Social Network related marketing is just getting started. That doesn't mean placing an ad on Facebook or Twitter. Rather, establishing a social network site that provides desired information as part of an overall campaign to be valued by clients and build your rep. If you missed Marcelo Lewin's presentation at last Thursday's Web – Video Crossroads meeting, I highly recommend you go to his website and buy his onDemand version. Hugely informative!
Jack and the Beanstalk introduced us to what goes on in the cloud. Today, much of what we do is in the cloud. Our music is in the cloud (iTunes). Some of our documents (Google Docs) are kept there. In the future, we will spend even more time there. Get used to it. Adobe has their Creative Cloud where several new Touch Apps live. Of course, all of our emails and downloads have passed through the cloud ever since Al Gore invented the internet.
iOS(iPhone) and Android devices will continue to dominate with Windows growing to respectable numbers. RIM (Blackberry) devices will continue to slide. Adobe's software (Flash, Flex, Dreamweaver) that allows mere mortals to develop once for the most popular operating systems is a marvelous investment.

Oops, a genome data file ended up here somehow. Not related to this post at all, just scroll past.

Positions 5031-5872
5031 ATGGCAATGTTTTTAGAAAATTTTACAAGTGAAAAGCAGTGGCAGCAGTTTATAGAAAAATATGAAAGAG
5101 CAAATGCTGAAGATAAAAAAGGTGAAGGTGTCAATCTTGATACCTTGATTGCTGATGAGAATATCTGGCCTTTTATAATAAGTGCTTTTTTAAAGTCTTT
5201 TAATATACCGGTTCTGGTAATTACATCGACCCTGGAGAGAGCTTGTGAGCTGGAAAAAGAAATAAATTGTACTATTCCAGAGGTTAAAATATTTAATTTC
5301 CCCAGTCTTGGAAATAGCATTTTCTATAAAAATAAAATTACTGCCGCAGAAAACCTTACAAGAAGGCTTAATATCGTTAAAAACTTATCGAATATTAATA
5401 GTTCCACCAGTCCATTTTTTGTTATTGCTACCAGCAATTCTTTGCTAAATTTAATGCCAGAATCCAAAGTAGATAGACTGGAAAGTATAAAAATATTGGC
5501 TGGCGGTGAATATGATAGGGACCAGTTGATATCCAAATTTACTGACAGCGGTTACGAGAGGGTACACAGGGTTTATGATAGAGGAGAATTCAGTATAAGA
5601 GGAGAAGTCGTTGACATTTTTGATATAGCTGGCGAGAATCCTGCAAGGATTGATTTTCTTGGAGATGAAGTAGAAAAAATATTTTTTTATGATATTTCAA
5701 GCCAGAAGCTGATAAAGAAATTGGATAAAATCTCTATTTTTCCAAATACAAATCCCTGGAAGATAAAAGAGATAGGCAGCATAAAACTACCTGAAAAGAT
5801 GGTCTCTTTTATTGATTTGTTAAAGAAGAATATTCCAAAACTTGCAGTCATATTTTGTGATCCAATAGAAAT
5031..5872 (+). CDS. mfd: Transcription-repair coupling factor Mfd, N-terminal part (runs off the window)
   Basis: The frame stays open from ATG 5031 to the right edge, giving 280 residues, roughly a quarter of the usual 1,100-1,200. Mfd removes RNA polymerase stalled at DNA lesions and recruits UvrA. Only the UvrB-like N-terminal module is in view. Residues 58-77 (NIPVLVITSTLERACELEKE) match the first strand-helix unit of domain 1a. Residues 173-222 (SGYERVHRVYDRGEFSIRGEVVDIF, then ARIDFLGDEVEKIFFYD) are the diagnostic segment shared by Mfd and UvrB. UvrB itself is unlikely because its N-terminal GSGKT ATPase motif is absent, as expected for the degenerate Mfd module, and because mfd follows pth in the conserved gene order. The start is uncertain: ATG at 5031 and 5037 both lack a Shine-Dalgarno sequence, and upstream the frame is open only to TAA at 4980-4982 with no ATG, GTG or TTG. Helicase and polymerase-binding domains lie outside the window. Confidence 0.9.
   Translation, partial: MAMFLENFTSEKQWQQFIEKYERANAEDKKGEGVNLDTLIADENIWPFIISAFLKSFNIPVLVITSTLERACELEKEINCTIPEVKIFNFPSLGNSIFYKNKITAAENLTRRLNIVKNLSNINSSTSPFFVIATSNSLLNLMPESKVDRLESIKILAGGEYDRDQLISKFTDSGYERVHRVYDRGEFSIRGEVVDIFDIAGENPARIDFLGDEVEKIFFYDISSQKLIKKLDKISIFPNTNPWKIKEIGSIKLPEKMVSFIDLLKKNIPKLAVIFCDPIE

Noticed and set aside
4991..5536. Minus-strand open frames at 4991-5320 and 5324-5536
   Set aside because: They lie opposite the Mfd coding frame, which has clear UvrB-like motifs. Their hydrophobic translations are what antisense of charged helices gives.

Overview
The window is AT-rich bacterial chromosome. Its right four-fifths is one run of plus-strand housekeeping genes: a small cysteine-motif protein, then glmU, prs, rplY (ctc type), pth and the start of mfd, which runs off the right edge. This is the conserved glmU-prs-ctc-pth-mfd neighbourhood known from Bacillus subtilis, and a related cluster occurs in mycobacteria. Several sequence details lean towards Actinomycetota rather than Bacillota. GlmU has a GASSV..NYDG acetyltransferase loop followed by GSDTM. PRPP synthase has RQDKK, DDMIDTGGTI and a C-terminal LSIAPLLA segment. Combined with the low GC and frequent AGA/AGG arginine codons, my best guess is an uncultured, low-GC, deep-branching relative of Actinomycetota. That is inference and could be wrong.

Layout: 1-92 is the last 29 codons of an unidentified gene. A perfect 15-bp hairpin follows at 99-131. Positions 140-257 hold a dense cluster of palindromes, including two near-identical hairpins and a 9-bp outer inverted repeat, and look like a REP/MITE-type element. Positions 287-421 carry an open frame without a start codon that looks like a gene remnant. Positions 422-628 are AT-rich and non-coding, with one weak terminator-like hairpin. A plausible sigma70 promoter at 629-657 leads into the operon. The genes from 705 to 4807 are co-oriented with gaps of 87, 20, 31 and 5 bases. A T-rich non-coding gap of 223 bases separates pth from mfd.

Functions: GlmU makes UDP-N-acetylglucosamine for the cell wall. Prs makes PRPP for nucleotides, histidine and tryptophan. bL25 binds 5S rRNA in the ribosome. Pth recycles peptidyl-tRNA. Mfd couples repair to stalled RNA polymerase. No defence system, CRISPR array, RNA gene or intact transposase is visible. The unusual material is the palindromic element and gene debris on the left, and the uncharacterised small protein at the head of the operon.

iPad2 sales have zoomed and the Motorola Xoom has not. The Kindle Fire is doing well and should have a great 2012. The iPad has totally revolutionized the magazine world. I haven't paid much attention to Adobe's Digital Publishing Suite but it is becoming the standard platform for publishing and monetizing digital publications. It was used to develop 14 of the top 20 apps in the Apple Newstand.
Thin, light ultraBooks are the non-Apple response to the market losses which have gone to the iPad. They have the full processing power of a traditional laptop but prices are much higher than tablets. With 75 models being available by the end of the year, the industry is betting on great sales. Maybe.